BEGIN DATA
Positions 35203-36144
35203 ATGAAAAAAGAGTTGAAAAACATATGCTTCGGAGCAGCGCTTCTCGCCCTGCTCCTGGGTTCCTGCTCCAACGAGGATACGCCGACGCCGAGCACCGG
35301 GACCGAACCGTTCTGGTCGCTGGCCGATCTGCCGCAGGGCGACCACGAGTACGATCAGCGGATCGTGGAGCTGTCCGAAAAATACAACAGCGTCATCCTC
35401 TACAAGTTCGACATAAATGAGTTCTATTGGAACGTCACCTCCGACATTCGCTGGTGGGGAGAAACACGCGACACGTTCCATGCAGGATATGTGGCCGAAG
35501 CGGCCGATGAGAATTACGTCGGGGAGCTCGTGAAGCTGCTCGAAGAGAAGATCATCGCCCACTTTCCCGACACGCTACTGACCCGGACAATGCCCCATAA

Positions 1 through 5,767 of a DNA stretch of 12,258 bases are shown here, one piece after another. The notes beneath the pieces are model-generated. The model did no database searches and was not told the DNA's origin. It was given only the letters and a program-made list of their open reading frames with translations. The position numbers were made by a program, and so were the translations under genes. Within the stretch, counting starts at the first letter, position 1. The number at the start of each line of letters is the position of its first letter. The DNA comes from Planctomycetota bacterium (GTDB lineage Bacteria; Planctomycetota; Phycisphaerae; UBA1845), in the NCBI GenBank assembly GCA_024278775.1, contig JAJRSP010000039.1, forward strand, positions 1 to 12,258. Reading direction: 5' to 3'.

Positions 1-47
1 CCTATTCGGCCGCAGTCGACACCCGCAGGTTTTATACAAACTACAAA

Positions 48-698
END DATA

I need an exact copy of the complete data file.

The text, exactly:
Positions 35203-36144
35203 ATGAAAAAAGAGTTGAAAAACATATGCTTCGGAGCAGCGCTTCTCGCCCTGCTCCTGGGTTCCTGCTCCAACGAGGATACGCCGACGCCGAGCACCGG
35301 GACCGAACCGTTCTGGTCGCTGGCCGATCTGCCGCAGGGCGACCACGAGTACGATCAGCGGATCGTGGAGCTGTCCGAAAAATACAACAGCGTCATCCTC
35401 TACAAGTTCGACATAAATGAGTTCTATTGGAACGTCACCTCCGACATTCGCTGGTGGGGAGAAACACGCGACACGTTCCATGCAGGATATGTGGCCGAAG
35501 CGGCCGATGAGAATTACGTCGGGGAGCTCGTGAAGCTGCTCGAAGAGAAGATCATCGCCCACTTTCCCGACACGCTACTGACCCGGACAATGCCCCATAA

Positions 1 through 5,767 of a DNA stretch of 12,258 bases are shown here, one piece after another. The notes beneath the pieces are model-generated. The model did no database searches and was not told the DNA's origin. It was given only the letters and a program-made list of their open reading frames with translations. The position numbers were made by a program, and so were the translations under genes. Within the stretch, counting starts at the first letter, position 1. The number at the start of each line of letters is the position of its first letter. The DNA comes from Planctomycetota bacterium (GTDB lineage Bacteria; Planctomycetota; Phycisphaerae; UBA1845), in the NCBI GenBank assembly GCA_024278775.1, contig JAJRSP010000039.1, forward strand, positions 1 to 12,258. Reading direction: 5' to 3'.

Positions 1-47
1 CCTATTCGGCCGCAGTCGACACCCGCAGGTTTTATACAAACTACAAA

Positions 48-698